Raju and Vinod share the health risks of not being allowed to use toilets or allowed to drink water at their employer’s home. Drivers often have to hold their urine for hours on highways and in heavy traffic when they drop their employers to various destinations. They are often expected to carry their own water from home. Many drivers and security guards experience stomach aches, anxiety, bladder infections, and dehydration that rarely surface in conversations around advocacy and legal change.

Representational image. Photo: Wikimedia Commons/ Jorge Royan/ CC BY-SA 3.0.

It goes without saying that just like their female counterparts, low-paid and casual workers such as Vinod and Raju are invisibilised, undervalued, and dehumanised in private homes.

Alternatively, imagine for a moment if middle-class employers working in formal and institutional settings were to encounter similar signboards. What would happen if the middle classes were denied the use of toilets, daily hand washing, and safe drinking water that would lead to body aches, stomach cramps, and anxiety?

It would be unacceptable for the middle classes and they would use their education, privilege, and class to voice their complaints and leave jobs if basic facilities were not on offer. Yet many middle-class employers have no qualms in denying their own drivers and domestic care workers in-house toilets and other basic amenities. Ironically, it is the workers who look after the employers’ most intimate needs – from caring for children to the elderly and ensuring the safety of homes.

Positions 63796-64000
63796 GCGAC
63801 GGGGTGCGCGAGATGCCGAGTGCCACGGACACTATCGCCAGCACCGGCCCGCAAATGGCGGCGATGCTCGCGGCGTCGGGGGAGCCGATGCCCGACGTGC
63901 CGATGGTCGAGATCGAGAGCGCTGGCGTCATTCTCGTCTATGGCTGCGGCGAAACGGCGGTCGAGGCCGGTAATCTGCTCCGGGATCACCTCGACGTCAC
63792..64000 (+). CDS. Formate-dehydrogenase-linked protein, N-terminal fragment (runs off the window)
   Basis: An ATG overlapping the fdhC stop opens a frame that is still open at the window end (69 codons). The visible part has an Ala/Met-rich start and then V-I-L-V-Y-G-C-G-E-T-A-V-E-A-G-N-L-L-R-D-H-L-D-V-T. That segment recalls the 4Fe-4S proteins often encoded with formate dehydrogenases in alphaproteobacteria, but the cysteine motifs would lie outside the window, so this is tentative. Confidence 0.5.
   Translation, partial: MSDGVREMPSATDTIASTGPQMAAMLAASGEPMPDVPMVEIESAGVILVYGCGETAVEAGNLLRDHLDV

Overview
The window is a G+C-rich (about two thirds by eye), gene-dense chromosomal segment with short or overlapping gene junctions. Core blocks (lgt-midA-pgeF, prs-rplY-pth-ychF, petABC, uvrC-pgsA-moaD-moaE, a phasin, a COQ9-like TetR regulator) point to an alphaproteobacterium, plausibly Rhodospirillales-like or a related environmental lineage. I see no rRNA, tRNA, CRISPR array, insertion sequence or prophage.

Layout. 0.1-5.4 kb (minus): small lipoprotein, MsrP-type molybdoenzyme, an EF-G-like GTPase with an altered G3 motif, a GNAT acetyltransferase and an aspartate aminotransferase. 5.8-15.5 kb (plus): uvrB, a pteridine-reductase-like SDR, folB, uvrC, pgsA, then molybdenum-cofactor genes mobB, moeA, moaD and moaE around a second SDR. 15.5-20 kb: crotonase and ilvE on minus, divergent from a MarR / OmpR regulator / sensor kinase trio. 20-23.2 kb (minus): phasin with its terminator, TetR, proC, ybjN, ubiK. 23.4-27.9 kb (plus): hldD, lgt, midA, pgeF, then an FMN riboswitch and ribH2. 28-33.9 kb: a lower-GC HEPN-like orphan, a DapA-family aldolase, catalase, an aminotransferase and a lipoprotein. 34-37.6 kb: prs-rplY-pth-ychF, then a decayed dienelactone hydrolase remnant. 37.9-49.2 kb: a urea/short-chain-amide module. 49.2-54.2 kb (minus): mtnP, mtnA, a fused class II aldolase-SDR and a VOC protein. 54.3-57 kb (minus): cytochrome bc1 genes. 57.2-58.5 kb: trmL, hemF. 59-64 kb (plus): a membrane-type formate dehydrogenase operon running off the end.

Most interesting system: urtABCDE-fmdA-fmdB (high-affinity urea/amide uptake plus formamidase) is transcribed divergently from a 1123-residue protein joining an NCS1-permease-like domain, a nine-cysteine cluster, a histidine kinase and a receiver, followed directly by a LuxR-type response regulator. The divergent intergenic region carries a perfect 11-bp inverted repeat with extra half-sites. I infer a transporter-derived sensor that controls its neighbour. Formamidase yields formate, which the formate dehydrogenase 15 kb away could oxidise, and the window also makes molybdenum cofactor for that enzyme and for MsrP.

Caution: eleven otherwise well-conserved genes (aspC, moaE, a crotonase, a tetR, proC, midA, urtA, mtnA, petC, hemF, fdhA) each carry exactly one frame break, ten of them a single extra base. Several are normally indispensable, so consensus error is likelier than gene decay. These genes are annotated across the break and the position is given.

Importantly, during the pandemic, both male and female domestic care workers claimed that their lives and movements were under tight scrutiny, as the middle classes began to associate them (‘the outsiders’) as carriers of COVID-19. Even now, this has meant that drivers, gardeners, and security guards have to sometimes sit for hours outside gates so that employers are satisfied that they are at a safe distance, whilst hand-washing and mask-wearing have intensified.

Yet, the very same male domestic care workers and security guards who are exposed to such practices have a strong counter-narrative that they continue to voice about the spread of the coronavirus. They believe it was the middle classes, foreigners and Non-Resident Indians (NRIs) who were responsible for the spread of COVID-19.

As part of the many diverse tales we gathered about workers navigating the insecure domestic service and care economy, the men admitted feeling ridiculed, stigmatised and humiliated for the work they undertake, confirming it as their last option in the search for labour market opportunities in liberalising India.

From our anthropological fieldwork, the message we heard is that many men also want to be included in unionisation and policy recommendations that will improve their lives. Hitherto, the main focus had rightly been on informal female domestic care workers, who comprise the majority of domestic service and care sector jobs.

While much has been written about the plight of female workers, men’s experiences of exploitation, dignity, and health risks also need urgent attention so that one of the largest unregulated sectors can address the concerns of both men and women.

Thomas Chambers is a senior lecturer and an anthropologist at Oxford Brookes University. Shalini Grover is an assistant professorial research fellow and an anthropologist at the London School of Economics and Political Science (LSE). The ethnographic work derives from a recent British Academy Small Research Grants Project.